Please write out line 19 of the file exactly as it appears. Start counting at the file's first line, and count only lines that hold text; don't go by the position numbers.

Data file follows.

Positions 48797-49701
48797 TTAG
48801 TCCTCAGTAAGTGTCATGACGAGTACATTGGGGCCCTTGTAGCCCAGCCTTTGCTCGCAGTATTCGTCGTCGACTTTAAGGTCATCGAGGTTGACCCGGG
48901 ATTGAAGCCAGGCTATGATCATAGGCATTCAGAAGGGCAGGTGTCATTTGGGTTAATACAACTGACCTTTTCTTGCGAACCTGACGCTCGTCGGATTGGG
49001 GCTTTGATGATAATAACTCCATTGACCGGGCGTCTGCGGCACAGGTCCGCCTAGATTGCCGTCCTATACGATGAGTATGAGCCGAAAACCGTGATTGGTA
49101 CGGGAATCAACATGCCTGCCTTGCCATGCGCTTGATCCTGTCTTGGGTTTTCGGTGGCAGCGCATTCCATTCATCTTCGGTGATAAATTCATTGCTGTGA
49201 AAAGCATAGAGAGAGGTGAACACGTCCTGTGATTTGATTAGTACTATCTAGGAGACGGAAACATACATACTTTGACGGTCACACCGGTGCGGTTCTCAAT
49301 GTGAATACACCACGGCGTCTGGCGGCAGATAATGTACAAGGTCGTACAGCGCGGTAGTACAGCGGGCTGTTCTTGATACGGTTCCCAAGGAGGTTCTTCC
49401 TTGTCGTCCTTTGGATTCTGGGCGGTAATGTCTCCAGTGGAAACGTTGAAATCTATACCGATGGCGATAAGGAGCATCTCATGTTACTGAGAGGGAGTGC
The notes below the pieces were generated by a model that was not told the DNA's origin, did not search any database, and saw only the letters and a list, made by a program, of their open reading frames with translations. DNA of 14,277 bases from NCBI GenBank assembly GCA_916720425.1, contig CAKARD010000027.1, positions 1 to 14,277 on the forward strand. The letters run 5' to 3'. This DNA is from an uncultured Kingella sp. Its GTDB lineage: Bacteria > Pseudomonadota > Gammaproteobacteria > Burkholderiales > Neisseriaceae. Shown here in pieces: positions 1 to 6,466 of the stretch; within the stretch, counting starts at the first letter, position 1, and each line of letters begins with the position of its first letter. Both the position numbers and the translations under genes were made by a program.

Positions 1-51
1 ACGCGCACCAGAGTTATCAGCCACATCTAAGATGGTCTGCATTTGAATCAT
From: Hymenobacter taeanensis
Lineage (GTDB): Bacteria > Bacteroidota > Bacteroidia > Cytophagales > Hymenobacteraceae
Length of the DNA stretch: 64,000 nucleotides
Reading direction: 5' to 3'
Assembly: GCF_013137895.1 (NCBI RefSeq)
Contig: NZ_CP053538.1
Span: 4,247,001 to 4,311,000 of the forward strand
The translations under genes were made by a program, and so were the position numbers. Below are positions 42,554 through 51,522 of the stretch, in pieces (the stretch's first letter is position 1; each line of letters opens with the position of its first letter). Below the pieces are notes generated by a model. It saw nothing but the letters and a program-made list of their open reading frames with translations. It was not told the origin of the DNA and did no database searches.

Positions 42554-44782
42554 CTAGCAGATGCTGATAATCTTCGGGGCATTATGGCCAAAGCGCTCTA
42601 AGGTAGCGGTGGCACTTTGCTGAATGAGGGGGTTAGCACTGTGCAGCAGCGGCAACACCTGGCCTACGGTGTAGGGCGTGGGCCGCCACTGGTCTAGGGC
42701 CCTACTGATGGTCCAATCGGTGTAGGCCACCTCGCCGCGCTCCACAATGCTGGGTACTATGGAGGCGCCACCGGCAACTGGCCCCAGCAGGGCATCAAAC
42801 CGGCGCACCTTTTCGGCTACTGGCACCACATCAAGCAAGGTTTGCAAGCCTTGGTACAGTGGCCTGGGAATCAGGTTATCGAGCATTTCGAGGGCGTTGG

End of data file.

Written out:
Span: 4,247,001 to 4,311,000 of the forward strand